Though best known for playing distinctly sunny characters in a trio of long-running and popular television series, Gavin MacLeod was typecast as a heavy for much of his early acting career. Director Blake Edwards first recognized his potential for comedy in 1959's "Operation Petticoat," and he later gained notice as Navy seaman "Happy" Haines on "McHale's Navy" (ABC, 1962-66) and news writer Murray Slaughter on "The Mary Tyler Moore Show" (CBS, 1970-77). But it was as Merrill Stubing, captain of "The Love Boat" (ABC, 1977-1986) that ensured MacLeod's place in pop culture history, though it would eventually overshadow the large body of work that preceded it. Personal troubles led to a conversion to evangelical Christianity in the mid-1980s, which found MacLeod hosting programming on the Trinity Broadcasting Network while maintaining a reserved presence in secular entertainment.
Born Allan George See in Mount Kisco, NY, on Feb. 28, 1930, he was raised in Pleasantville, NY and studied acting at Ithaca College. Military service in the U.S. Air Force followed his graduation in 1952, and after returning to civilian life, he worked as an usher and elevator operator at Radio City Music Hall, while at the same time, treading the pavement in search of acting jobs. A role in the 1956 Broadway production of "A Hatful of Rain" gave him his big break, and he headed to Hollywood soon after to find regular work in television and the occasional film. He adopted his stage name from his acting teacher, Beatrice MacLeod, as well as a character in a television drama.
Fast-talking and intense, he was ideal for heels and crooks in crime dramas or authority figures like soldiers or the police lieutenant he played in his feature debut, 1958's "I Want to Live!" Blake Edwards saw a knack for comedy in his acting palette, casting him as a nervous Navy clerk in 1959's "Operation Petticoat." But he was soon back to playing nefarious types, including a rogue's gallery of villains on "The Untouchables" (ABC, 1959-1963) until he returned to lighter fare as torpedoman's mate Joseph "Happy" Haines on "McHale's Navy" and its two spinoff features, "McHale's Navy" (1964) and "McHale's Navy Joins the Air Force" (1965). After the sitcom left the air in 1966, MacLeod divided his time between comic roles and more serious types like the drug pusher "Big Chicken" on "Hawaii 5-0" (CBS, 1968-1980). Though most of his work was in episodic television, he made regular forays into features like "The Sand Pebbles" (1966), "The Party" (1968) and "Kelly's Heroes" (1970) as one of Clint Eastwood's co-conspirators.
That same year, MacLeod was called in to read for the role of grumpy TV news producer Lou Grant on "The Mary Tyler Moore Show." He found the smaller role of copywriter Murray Slaughter more intriguing, and won the part - the first for which he appeared on screen with his trademark shaved head - which did much to change audiences' perception of him for good. Despite the efforts of Grant, clueless newsreader Ted Baxter (longtime friend Ted Knight) and predatory Sue Ann Nivens (Betty White) to keep him underfoot, Murray was relentlessly upbeat and harbored a long-standing crush on Mary Richards (Mary Tyler Moore) that never sat well with his wife Marie (Joyce Bulifant). MacLeod's breezy delivery as Murray helped to earn him two Golden Globe nominations in 1975 and 1977.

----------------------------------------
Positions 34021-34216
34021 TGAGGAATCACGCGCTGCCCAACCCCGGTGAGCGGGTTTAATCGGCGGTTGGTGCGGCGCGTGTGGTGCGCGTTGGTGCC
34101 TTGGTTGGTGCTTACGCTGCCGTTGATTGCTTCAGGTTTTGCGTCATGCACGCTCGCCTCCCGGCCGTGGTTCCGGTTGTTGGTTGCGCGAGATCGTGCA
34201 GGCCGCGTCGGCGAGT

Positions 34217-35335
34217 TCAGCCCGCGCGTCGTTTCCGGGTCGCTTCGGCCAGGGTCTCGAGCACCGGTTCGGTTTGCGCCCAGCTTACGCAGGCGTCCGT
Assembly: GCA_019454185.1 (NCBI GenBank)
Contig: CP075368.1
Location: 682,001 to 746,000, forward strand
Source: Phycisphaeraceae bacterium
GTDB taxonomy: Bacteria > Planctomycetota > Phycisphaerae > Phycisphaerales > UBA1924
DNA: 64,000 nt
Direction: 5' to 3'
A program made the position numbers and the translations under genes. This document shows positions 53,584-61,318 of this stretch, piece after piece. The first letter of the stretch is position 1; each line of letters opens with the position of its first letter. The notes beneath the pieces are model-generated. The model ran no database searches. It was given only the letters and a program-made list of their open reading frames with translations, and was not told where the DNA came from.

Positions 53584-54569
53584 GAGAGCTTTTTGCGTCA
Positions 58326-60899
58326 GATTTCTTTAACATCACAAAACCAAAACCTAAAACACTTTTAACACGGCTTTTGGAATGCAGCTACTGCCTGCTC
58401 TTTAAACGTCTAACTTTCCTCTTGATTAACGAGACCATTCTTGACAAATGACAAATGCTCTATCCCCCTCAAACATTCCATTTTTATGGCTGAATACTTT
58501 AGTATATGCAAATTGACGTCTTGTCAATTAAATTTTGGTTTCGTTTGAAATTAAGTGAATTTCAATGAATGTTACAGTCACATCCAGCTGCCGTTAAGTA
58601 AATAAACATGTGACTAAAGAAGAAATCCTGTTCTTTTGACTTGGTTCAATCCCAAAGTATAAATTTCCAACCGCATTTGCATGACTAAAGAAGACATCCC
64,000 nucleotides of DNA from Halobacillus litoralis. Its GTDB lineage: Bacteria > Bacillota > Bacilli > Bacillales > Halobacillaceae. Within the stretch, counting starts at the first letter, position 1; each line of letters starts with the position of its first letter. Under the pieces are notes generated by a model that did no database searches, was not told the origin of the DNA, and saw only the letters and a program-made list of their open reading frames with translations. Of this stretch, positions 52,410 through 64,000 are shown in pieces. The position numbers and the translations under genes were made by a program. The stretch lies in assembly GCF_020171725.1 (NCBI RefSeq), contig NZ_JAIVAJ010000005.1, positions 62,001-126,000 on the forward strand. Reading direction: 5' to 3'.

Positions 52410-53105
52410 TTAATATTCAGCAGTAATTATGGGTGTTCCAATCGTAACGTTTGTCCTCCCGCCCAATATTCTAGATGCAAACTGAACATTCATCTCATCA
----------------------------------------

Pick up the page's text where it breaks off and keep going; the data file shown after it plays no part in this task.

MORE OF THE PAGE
When "Mary Tyler Moore" came to an end in 1977, MacLeod was immediately snapped up by Aaron Spelling to play Merrill Stubing on a new series called "The Love Boat" that strung together sketches about shipboard romances that were interwoven with and occasionally involved the ship's crew. As Stubing, MacLeod was largely called upon to play straight man to the zany antics of his crew members and the rotating cast of guest stars, though he was occasionally allowed to get in on the fun as Stubing's womanizing twin brother Marshall. A daughter, Vicki (Jill Whelan) was introduced in 1979, and Stubing gained a wife in Emily Haywood (Marion Ross) for the final season run. Though critics who had championed MacLeod during his tenure on the "Mary Tyler Moore Show" shook their heads over his participation in what many considered lowbrow entertainment, MacLeod was employed on a top-rated network program for over a decade; one that was popular enough to generate a massive amount of tie-in material, as well as sizable numbers in reruns. It also earned him three Golden Globe nominations for Best Actor in 1979, 1981 and 1982.
What "Love Boat" fans did not know was that MacLeod was struggling off-camera with a serious alcohol problem, due in part to the pressures of his career. His disease also contributed to a 1982 divorce from his second wife, actress Patti MacLeod, whom he had married in 1974. However, the couple found solace in evangelical Christianity, eventually reuniting in 1985. MacLeod later made his own struggles with alcohol part of Stubing's storyline on "The Love Boat."
Though happy in his personal life, MacLeod's career waned after "Love Boat" left the air in 1986. Fixed in TV viewers' minds as Captain Stubing, he decided to exploit the connection by becoming the official spokesperson for the Princess Cruise Line, which had provided their MS Pacific as the location ship for the series. There were occasional character parts on "The King of Queens" (CBS, 1998-2007) as Doug Heffernan's much-loved uncle and as a cardinal on "Oz" (HBO, 1997-2003), but MacLeod's steadiest work came in regional theater or on Trinity Broadcasting Network's "Back on Course," which he co-hosted with his wife Patti. The show took its name from the 1987 autobiography he penned with his wife, which detailed the ups and downs of their married life. In addition to his acting career, MacLeod also served as the honorary mayor of Pacific Palisades in California.